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Prick
THE WRECKARD
(LUCKY PIERRE MUSIC)

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Prick achieved a certain level of notoriety in the mid í90s when the glammy industrial act inked a deal with Trent Reznorís nothing label. In essence the alter ego of Clevelandís Kevin McMahon, the project toured as the opening act on the 1995 David Bowie/NiN tour and scored a minor alternative-radio hit with the mechanical, bone-crunching "Animal." Creative differences apparently got in the way of McMahonís releasing a follow-up to Prickís homonymous 1995 album on nothing, so last summer he made The Wreckard available through his Web site, www.prickmusic.com, and at live shows.

Now the disc is more widely available through McMahonís Lucky Pierre Music, and itís not hard to understand why nothing balked. Like Reznorís ambitiously experimental Nine Inch Nails disc The Fragile (nothing/Interscope), The Wreckard forgoes radio-friendly industrial rock for severely twisted sonic foundations and a radical cut-and-paste æsthetic. Heavy distortion diffracts any hint of melody in the choruses of "Without It" and "Three Rings"; "Wet Cat" screeches like the subject of its title, and "I Know Itís Gonna Hurt" unleashes a pain-inducing blast of lo-fi industrialized punk rock. On the easier-listening side, McMahon balances the noise storms with artfully Bowie-esque pop songs. Indeed, he emulates the Thin White Dukeís swaggering vocal affectations with eerie precision on "Into My Arms," crafts Ziggy-style glam riffs on "Actress," and brings to mind Hunky DoryĖera Bowie on the forlorn piano ballad "Universe."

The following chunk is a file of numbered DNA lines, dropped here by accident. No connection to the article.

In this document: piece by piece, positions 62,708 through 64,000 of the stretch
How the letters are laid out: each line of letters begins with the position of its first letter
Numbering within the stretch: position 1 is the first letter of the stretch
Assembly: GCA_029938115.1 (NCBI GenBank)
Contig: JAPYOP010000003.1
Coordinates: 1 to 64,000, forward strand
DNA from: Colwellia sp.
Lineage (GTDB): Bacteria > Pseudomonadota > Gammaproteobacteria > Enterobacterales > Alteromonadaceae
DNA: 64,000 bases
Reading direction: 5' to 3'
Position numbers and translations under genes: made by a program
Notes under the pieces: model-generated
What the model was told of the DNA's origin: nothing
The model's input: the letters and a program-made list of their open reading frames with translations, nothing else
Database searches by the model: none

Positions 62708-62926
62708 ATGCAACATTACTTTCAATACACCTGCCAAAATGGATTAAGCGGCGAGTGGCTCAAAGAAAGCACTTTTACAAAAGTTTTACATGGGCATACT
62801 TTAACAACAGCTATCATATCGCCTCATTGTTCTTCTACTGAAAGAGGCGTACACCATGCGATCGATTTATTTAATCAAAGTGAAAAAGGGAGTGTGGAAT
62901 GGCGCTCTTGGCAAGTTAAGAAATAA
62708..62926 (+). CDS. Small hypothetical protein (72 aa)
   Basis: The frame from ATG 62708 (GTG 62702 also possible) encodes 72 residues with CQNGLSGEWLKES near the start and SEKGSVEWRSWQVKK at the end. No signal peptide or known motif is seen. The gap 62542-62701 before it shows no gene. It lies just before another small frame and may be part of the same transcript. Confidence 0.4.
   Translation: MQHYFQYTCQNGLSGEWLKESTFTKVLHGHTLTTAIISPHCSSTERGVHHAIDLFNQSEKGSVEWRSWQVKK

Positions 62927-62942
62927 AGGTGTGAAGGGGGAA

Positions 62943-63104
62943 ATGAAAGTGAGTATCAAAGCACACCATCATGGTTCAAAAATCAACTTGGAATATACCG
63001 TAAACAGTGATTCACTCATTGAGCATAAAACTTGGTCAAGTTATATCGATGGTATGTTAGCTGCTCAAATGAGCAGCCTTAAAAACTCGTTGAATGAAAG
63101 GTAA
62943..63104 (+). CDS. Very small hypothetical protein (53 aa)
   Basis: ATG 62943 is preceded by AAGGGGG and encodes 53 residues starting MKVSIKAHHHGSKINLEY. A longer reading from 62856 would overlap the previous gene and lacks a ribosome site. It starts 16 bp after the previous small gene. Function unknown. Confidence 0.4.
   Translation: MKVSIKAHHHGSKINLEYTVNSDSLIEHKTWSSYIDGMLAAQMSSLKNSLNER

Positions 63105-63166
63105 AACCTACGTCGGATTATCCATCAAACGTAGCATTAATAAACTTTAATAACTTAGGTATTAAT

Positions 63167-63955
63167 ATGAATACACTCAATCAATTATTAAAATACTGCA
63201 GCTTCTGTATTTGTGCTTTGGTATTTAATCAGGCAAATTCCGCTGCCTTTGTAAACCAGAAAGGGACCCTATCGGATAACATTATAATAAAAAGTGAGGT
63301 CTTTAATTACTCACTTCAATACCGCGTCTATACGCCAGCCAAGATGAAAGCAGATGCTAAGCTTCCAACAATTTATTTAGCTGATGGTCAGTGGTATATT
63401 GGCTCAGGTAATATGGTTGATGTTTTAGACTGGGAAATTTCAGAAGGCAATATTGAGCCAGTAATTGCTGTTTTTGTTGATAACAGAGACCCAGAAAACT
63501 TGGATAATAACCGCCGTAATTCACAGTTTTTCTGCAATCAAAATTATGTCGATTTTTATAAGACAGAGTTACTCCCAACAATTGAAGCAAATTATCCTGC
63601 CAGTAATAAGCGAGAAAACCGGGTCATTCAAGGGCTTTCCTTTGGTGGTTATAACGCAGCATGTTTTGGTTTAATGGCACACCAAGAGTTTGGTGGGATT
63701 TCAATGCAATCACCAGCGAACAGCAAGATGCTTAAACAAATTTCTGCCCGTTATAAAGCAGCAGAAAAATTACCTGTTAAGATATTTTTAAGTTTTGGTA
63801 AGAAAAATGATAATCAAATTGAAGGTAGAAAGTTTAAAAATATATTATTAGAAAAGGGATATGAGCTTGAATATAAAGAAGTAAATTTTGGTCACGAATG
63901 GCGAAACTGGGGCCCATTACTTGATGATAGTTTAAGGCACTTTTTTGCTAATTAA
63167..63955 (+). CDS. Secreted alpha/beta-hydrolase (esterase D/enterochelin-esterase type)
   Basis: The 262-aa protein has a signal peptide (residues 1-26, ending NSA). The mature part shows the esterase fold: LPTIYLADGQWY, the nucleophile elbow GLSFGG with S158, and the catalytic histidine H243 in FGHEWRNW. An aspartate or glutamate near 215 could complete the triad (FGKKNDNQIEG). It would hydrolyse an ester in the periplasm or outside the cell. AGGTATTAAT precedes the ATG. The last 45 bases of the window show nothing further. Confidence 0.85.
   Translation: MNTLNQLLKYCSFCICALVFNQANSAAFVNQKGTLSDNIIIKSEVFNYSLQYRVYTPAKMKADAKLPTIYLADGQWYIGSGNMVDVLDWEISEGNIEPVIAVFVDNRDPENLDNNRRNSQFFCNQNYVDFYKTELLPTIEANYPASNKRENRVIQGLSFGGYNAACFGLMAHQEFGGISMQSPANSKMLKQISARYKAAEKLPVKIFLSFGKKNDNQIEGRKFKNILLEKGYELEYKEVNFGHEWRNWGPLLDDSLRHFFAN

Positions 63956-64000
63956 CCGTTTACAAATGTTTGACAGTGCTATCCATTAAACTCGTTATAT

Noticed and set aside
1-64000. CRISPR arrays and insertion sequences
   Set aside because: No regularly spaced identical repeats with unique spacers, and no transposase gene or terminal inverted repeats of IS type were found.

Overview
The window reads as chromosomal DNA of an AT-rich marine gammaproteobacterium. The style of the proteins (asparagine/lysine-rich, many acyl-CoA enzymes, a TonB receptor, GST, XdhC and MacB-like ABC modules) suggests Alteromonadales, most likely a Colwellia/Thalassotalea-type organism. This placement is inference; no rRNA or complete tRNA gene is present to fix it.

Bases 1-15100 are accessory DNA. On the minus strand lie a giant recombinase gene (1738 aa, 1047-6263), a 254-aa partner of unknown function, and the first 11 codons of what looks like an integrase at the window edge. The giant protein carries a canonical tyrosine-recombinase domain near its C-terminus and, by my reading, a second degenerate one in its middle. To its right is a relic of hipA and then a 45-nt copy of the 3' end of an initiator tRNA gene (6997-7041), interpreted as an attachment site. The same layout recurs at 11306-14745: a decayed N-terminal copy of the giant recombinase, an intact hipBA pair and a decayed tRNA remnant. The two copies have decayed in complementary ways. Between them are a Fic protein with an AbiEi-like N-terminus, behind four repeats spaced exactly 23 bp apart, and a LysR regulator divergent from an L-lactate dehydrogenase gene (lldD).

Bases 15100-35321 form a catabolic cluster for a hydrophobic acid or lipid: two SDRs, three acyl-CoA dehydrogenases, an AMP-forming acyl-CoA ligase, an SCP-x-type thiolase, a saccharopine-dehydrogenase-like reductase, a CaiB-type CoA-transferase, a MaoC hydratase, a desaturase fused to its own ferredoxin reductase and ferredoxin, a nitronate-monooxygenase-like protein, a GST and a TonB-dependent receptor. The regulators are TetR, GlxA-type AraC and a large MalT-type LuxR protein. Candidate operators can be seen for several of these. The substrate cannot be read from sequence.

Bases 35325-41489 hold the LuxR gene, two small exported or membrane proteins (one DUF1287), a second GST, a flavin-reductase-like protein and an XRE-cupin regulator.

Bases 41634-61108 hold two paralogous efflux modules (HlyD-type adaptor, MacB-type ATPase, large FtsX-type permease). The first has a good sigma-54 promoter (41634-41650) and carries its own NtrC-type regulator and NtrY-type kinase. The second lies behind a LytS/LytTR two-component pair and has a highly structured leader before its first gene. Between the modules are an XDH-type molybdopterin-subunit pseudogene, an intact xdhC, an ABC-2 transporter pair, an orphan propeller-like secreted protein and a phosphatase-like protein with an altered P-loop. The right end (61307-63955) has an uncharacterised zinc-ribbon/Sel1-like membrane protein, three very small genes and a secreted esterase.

(Prick headline next Thursday, May 29, downstairs at the Middle East with Either and White Light Motorcade; call 617-864-EAST.)

BY ANNIE ZALESKI

Issue Date: May 23 - 29, 2003
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